Cleveland Heights’ Street Names

For several years beginning in 1995, most issues of “Focus on the Heights” — published quarterly by the City of Cleveland Heights— included a short look into the etymologies, oddities and personalities of our city’s highways and byways. Written by Ken Goldberg, later Cleveland Heights Historical Society President, they represent an unusual, historical tour through “The Streets of Cleveland Heights.” Following below is the inaugural article, published in the summer of 1995. We hope you’ll enjoy it, as well as all the other articles that can be accessed from this page.

Have you ever wondered how your street got its name? Perhaps Cleveland Heights’ bright new street signs will heighten awareness of your street names. Actually, our streets are primarily roads, with some boulevards (sometimes divided and always platted), some avenues (usually straight), a few drives, streets and lanes, one parkway and a path.

What can be said of the Cleveland Heights naming style? For starters, our developers did not go in for “cute” names, like Strongsville’s “Bear’s Paw Lane” or Brecksville’s “Crinkleroot Clearing.” For the most part, our city’s street names are typical of other Midwestern neighborhoods and suburbs developed between the 1890s and 1930, by which time almost all of our streets were laid out. Several of our oldest streets come up the hill from Cleveland and continue the Cleveland names. We have quite a few streets which have East versions, but also a West, some Norths and a few Souths.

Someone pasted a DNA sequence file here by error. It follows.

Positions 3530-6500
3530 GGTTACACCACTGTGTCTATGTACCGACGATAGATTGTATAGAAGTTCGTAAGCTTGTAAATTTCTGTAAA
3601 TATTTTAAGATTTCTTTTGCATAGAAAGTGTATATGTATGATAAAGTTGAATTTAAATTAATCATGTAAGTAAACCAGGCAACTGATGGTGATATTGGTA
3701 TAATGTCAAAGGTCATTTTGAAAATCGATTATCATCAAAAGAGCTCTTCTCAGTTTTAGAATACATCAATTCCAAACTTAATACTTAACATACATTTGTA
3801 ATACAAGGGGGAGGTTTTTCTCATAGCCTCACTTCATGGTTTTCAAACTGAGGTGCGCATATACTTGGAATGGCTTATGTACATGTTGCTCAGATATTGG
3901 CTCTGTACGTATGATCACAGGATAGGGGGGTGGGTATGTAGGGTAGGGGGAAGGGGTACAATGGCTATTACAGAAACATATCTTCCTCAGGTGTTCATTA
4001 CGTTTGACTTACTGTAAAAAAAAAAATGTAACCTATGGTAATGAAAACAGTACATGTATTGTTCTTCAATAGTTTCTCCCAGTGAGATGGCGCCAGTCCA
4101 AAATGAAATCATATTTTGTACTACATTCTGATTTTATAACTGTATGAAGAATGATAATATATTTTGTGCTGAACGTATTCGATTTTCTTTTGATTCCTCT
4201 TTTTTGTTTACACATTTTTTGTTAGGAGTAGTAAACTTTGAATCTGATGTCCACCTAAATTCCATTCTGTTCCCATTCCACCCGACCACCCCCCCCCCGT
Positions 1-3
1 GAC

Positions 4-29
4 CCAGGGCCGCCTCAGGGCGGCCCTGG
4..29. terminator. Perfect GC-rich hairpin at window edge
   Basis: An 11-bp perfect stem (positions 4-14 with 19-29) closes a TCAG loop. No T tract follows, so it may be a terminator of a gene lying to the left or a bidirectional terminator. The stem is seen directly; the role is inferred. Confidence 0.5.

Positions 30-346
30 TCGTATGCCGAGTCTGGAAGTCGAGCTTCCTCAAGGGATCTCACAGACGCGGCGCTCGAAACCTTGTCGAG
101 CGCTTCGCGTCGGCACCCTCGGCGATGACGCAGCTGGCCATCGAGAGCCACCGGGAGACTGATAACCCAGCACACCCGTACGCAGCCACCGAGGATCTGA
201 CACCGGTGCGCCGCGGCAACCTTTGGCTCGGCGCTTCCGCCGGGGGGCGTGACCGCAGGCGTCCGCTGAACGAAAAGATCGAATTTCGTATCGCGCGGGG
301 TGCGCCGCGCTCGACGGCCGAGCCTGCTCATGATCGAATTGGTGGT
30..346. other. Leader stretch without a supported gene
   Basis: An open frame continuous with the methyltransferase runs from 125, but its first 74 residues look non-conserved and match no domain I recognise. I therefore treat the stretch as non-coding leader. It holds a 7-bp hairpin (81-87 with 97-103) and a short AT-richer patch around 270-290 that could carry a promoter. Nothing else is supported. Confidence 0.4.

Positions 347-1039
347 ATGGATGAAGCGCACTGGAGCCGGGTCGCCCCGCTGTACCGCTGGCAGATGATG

We have pairs and triplets which have confused visitors, delivery people and repairmen for generations, such as Englewood/Inglewood (and Idlewood), Delmore/Dellwood, Pennfield/Renfield, Nordway/Northcliffe, Essex/Exeter, Woodridge/Woodview, Middlefield/Middlehurst/Middleton, and Oakdale/Oakridge/Oakwood!

We also have streets, or segments thereof, which have changed names. And, of course, we have a number of streets named after early settlers and developers and their family members.

Not quite to the extent of Shaker Heights, but definitely a strong British influence pervades. A few street names are from the Scots, there is a small section with German names, and a few names are borrowed from American Indian tribes. Also, the romanticized image of Florida and California is represented, with streets of the 1910s and ’20s sporting the fashionable place names of those alluring vacationlands.

Other names were taken from the booming, influential metropolis of Chicago. Many street names are identical to the names of plans found in the house catalogs of the era.

We have streets named after trees (with some of these streets still lined with same), the “royal” streets, and our streets with names related to their geographic settings (Ravine Drive, Shaker Road), or proximity to a certain main street (Cedarbrook or Nobleshire Roads). Then there is the street with the name that is another street spelled backwards (Elbon/Noble).

Did you know that so admired were our early developers’ choices of street names, or the Heights in general, that a whole neighborhood in Vermilion sports street names from Cleveland Heights and Shaker Heights? And is it a fact or merely legend that one developer built a “Cleveland Heights” subdivision in Florida, also graced with street names copying ours?